The women tend to have less to work with. For them, marriage—or the attainment of a good partner—seems to be the goal. For women, pregnancy and motherhood are unquestionably and unfailingly desirable. Force Majeure’s Ebba is confident in her place as protector to her children, with her confidence shaken only by Tomas’s own wavering.
When BiRDMAN’s Riggan receives the news his girlfriend and co-star Laura is pregnant, he receives the benefit of a close-up that registers his ambivalence. Andrea Riseborough does an admirable job, but suffers from a lack of parity. After all, what would pregnancy mean for an actress whose play is about to preview? Maybe she, too, has fears over what parenthood entails?
Thanks to the The Babadook (Jennifer Kent, 2014) with Essie Davis’s gorgeous performance, not to mention Obvious Child (Gillian Robespierre, 2014) these concerns do get their due in the cinema. But praised as they are, they are not receiving the bombastic praise of their male counterparts, particularly in light of the distinctions in genre. (Horror and rom-coms tend not to hold the same prestige as biopic or psychological drama.)
This commitment to the domestic is probably why their career aspirations rarely register. Jane Hawking’s sacrifice of her arts PhD for a caretaker role is minimised and naturalised within a story that has love and Hawking’s seemingly boundless genius triumph. And although based in reality, the subject of medieval Iberian poetry doesn’t possess the urgency of time’s origins—at least, not in a context where humanities and arts are increasingly devalued. And BiRDMAN’s Leslie, played by Naomi Watts, cuts a curious figure. Thrilled to be achieving her dream of treading Broadway’s boards, she seems to express little doubt or urgency or history of struggle. Indeed, Watts seems to be little more than a retread of Mulholland Drive’s ingénue, Betty (Naomi Watts), but played here in earnest.
That said, some more intelligent than I may rightly dispute this last claim through an observation of BiRDMAN’s intertextuality. Boyhood (Richard Linklater, 2014) definitely deserves credit, then, for depicting a woman who wrestle with the domestic and the professional, calling attention to the penury that faces those of us in academe to boot.
And this is when women appear at all; they are just as often pushed to the margins: a girlfriend posing a distraction to greatness (Whiplash), or the memory of an overbearing mother (Foxcatcher).
The thing about crisis is that it tends to end in a reestablishment of the status quo. It offers a tantalising story of upset in order to justify the urgency with which the dominant reasserts itself. Consider the debacle around the Sony hack and The Interview (Evan Goldbeg and Seth Rogen, 2014.) Information is released that illustrates the sexism and racism embedded in the industry, but the story soon focuses on industrial vulnerability and the rights of journalists to comment on this material.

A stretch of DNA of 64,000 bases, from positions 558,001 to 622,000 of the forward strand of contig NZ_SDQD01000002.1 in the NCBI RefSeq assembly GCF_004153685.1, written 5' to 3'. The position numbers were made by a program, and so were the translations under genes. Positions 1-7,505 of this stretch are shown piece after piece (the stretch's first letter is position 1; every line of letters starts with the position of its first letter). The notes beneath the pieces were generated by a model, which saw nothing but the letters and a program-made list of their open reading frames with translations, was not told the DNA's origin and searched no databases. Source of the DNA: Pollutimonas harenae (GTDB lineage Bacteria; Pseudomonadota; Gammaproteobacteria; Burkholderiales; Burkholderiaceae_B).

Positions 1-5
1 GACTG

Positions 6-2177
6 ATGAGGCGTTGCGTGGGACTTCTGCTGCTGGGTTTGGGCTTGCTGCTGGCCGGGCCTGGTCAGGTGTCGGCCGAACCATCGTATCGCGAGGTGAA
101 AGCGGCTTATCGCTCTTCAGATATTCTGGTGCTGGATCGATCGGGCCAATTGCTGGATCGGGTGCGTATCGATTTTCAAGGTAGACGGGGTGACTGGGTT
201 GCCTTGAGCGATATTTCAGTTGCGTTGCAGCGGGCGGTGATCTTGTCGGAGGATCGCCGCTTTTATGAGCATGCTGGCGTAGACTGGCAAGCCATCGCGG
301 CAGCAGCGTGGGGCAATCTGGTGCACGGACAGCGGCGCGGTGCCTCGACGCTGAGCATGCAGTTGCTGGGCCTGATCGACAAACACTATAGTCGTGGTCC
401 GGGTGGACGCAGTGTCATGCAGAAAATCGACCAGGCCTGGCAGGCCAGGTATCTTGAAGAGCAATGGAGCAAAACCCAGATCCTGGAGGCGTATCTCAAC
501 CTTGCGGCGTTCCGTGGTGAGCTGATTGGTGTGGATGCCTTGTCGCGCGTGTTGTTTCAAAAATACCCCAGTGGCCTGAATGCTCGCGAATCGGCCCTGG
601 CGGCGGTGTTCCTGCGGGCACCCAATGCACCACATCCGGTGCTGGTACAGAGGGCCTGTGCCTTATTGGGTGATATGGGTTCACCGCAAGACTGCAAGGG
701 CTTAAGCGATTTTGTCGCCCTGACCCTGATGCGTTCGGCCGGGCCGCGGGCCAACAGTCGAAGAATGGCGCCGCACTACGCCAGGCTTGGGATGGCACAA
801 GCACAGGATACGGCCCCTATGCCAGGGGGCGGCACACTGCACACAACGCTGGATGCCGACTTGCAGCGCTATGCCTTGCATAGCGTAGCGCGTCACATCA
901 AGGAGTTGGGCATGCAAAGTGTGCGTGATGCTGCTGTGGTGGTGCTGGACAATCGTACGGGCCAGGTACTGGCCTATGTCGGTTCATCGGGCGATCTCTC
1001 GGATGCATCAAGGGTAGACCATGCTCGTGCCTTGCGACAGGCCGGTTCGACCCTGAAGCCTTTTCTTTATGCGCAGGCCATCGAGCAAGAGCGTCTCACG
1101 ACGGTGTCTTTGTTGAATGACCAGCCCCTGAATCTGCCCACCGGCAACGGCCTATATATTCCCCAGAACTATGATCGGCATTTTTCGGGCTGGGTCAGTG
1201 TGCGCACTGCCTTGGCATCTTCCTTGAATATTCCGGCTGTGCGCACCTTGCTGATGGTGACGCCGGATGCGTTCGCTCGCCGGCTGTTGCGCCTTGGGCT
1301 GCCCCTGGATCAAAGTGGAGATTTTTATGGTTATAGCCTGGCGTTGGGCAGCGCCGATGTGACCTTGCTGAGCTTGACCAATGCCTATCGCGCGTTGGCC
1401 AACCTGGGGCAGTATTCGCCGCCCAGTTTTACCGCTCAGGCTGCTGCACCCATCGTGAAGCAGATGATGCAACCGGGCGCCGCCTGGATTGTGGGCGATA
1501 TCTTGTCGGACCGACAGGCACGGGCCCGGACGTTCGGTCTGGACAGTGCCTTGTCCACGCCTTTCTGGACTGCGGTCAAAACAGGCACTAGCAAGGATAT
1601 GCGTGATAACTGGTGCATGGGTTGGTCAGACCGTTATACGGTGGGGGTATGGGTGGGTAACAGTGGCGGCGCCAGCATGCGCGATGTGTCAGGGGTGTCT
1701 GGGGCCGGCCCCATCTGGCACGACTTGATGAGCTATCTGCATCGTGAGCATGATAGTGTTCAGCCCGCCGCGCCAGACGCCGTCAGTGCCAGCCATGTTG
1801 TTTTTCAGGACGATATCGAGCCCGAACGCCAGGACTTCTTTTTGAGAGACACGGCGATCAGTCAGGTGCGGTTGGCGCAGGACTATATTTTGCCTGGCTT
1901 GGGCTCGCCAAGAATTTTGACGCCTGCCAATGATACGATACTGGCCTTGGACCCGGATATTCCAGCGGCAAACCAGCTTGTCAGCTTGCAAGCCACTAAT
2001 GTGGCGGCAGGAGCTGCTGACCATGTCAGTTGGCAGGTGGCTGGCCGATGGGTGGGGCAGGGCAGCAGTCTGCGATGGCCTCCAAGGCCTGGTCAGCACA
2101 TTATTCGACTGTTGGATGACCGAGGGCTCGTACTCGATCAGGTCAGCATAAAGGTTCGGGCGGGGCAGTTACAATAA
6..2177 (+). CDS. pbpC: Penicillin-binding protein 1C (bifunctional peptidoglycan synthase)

Moreover, with the alleged threats on cinemas and the ensuing decision to cancel screenings, the story becomes one of an embattled freedom of speech. It may be so, but it is hard to think of Seth Rogen as one of the more imperilled figures when it comes to receiving a platform for attention. Power is momentarily destabilised but the narrative soon restores that ‘balance’. After all, it was mere days before the film (as well as its copious gay jokes and tragic lack of Danny McBride) was streaming into homes everywhere.
And in terms of the balance, these many (some excellent) films about masculinity in crisis are released into a world where men still reign. Some may wonder why I have not referenced Unbroken and Selma, directed by Angelina Jolie and Ava DuVernay respectively. I might once I see them. It would be interesting to see if these great men stories change with the gender of the director. But Unbroken is not receiving the same amount of praise at the moment (despite ticking all the boxes) and Selma’s appreciation seems to be overwhelmed by debates over historical accuracy, the least interesting argument around a biopic.
Jolie and DuVernay not withstanding, it remains a world where women struggle to gain a foothold in the industry and where passing the Bechdel test is still a shocking rarity (even if not a guarantee of feminist content.) The films may tell meaningful and powerful stories, but when meaningful, powerful, and greatness remain the principal domains of men, it can also be a bit wearying.
BiRDMAN screenshot courtesy of Alejandro González Iñárritu. All rights reserved.